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Unformatted text preview: Lines and Planes in 3space John E. Gilbert, Heather Van Ligten, and Benni Goetz There are many ways of expressing the equations of lines in 2space (you probably learned the slopeintercept and pointslope formulas among others, for example). What we want now is to do the same for lines and planes in 3space. Here vectors will be particularly convenient. Lines: Two points determine a line both in 2space and 3space . So imagine a laser pointer (or a light saber for Star Wars fans) at one of the two points, say b , and shine it towards the other point, say a . If we extend the laser pointer or light saber in both directions, we get a line. To write this as an equation, we just need to write the light saber and the idea of “extending” it mathematically. Represent the light saber as a displacement vector v shown in dark blue, with tail at b and head at a ; so v = a − b . To extend v in both directions we scale the vector by writing t v , shown in lighter blue, where t is a real number. Doing this for all such t gives us the complete line. So in vectorform each point on the line is given by r ( t ) = t v + b . x y z v b a t v + b Isn’t this like the slopeintercept form for a line in the plane? Sometimes it’s useful to write the equation for a line in coordinateform : if we write r ( t ) = ( x ( t ) , y ( t ) , z ( t ) ) , v = ( k, m, n ) , b = ( x 1 , y 1 , z 1 ) , then the vector equation becomes r ( t ) = ( tk + x 1 , tm + x 2 , tn + b 3 ) , giving a second equation for a line: x ( t ) = tk + x 1 , y ( t ) = tm + y 1 , z ( t ) = tn + z 1 . Solving for t in these equations (and writing x instead of x ( t ) and so on), we then get t = x − x 1 k , t = y − y 1 m , t = z − z 1 n , giving a third equation x − x 1 k = y − y 1 m = z − z 1 n . Which of these three equation forms for a line in 3space we use depends on how things are set up, but it’s often simpler to start with the vector form....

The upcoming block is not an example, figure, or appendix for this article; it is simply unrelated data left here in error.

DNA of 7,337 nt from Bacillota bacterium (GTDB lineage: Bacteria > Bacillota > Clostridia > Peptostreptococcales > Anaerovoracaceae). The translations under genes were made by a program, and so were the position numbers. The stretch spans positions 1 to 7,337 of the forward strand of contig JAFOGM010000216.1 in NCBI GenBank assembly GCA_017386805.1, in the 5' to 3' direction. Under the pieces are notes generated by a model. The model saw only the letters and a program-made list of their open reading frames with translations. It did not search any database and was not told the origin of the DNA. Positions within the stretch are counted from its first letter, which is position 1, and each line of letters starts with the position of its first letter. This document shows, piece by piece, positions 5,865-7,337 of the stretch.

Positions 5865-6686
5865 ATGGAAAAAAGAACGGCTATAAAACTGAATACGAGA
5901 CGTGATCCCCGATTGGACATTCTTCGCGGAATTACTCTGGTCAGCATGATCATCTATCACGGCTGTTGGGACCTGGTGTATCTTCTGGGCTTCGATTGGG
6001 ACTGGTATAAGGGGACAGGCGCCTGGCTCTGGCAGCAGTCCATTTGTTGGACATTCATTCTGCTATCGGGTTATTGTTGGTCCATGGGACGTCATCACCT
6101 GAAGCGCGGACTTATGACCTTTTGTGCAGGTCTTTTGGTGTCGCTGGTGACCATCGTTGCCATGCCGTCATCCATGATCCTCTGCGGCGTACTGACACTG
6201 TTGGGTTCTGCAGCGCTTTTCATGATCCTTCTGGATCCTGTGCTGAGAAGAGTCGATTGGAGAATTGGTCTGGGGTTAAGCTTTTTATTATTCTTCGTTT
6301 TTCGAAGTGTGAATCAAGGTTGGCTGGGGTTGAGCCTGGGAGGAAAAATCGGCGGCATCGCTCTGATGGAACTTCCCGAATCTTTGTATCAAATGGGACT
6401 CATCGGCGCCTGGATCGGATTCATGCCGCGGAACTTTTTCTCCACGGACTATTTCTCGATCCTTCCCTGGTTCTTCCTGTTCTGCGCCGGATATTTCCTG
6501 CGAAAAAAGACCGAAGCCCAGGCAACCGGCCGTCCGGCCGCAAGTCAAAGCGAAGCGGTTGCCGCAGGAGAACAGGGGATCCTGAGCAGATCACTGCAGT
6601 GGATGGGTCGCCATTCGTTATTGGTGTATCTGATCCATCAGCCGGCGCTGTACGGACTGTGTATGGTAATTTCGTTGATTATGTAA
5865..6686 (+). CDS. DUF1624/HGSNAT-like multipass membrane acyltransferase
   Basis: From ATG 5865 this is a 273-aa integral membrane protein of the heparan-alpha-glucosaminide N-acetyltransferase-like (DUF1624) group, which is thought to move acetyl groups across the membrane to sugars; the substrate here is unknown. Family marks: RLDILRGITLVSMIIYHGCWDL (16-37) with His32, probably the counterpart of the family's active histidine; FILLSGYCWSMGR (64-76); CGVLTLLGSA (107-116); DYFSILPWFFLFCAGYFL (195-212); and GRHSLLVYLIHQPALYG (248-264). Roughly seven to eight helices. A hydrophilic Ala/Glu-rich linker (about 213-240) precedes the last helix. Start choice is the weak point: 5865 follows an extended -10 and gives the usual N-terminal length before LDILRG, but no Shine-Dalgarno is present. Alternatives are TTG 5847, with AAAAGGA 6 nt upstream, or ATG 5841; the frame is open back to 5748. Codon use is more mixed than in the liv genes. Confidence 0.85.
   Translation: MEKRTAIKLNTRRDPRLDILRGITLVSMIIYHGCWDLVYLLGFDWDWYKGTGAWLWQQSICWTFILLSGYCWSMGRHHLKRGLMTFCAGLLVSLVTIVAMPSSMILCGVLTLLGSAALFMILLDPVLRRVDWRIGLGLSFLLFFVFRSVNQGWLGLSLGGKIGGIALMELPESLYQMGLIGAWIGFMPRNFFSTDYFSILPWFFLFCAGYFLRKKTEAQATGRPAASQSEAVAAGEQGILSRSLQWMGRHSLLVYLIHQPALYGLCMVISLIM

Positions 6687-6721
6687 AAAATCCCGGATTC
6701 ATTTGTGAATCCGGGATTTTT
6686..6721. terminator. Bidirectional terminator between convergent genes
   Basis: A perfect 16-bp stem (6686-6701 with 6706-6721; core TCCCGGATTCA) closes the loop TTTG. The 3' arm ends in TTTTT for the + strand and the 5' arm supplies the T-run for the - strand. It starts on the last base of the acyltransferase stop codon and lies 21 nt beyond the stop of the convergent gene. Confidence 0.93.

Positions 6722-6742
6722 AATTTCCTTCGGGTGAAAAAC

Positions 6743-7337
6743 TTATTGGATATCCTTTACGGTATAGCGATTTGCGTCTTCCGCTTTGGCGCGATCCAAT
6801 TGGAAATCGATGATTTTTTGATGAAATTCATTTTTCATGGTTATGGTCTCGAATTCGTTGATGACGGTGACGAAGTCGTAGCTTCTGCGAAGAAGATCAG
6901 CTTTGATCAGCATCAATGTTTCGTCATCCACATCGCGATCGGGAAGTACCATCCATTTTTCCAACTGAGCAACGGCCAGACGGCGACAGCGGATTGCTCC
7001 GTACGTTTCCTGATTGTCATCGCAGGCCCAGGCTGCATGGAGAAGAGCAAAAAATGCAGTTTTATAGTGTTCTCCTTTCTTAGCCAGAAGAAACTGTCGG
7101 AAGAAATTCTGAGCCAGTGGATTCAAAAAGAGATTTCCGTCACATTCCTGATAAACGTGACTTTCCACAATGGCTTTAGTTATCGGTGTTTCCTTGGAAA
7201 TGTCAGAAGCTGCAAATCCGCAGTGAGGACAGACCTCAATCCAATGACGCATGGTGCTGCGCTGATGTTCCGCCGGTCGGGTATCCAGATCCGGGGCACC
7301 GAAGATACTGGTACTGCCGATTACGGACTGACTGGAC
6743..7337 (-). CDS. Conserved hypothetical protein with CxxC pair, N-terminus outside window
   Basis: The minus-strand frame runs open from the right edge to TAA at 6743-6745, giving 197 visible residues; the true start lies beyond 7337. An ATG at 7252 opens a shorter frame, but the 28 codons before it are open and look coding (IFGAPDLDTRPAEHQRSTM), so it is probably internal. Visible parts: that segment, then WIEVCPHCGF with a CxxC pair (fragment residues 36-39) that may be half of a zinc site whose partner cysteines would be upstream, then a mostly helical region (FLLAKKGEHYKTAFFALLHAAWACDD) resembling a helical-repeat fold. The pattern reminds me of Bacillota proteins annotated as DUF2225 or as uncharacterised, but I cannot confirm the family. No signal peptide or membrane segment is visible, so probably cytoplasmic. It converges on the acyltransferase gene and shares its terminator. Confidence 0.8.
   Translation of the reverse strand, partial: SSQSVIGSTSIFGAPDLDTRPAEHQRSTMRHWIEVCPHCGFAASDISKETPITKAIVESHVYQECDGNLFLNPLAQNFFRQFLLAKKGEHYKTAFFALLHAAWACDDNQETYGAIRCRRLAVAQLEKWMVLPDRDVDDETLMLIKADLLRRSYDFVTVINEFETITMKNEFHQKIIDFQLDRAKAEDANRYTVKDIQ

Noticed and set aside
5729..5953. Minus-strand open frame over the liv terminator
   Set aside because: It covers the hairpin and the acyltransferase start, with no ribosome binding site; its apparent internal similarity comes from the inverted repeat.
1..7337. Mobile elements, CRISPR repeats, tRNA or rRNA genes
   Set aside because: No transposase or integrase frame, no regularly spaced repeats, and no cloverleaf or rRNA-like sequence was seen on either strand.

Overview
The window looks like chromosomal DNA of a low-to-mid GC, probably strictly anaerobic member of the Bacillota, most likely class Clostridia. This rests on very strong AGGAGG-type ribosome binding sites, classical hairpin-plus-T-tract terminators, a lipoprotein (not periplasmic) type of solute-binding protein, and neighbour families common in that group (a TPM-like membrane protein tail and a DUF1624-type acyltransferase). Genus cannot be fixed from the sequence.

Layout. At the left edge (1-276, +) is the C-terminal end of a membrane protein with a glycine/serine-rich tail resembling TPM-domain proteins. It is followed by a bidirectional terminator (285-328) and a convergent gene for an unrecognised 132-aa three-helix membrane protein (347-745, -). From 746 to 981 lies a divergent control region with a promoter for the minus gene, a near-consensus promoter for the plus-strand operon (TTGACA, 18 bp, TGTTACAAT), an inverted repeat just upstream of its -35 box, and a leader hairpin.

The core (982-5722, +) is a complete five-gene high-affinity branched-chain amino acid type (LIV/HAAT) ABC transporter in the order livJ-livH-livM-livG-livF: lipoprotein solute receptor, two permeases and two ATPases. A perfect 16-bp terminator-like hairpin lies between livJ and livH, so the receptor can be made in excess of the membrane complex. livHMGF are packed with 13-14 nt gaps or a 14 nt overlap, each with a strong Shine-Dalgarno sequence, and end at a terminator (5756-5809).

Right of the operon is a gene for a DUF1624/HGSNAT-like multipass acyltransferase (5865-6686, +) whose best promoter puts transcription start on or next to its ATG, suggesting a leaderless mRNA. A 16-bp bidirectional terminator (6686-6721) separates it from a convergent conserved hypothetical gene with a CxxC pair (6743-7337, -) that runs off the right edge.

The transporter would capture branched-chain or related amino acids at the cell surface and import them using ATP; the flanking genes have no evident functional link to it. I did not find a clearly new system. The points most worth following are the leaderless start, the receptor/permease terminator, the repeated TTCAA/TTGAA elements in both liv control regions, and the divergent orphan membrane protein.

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This note was uploaded on 06/05/2011 for the course MATH 408 D taught by Professor Gilbert during the Spring '11 term at University of Texas at Austin.
 Spring '11
 Gilbert
 Equations, Formulas, Slope

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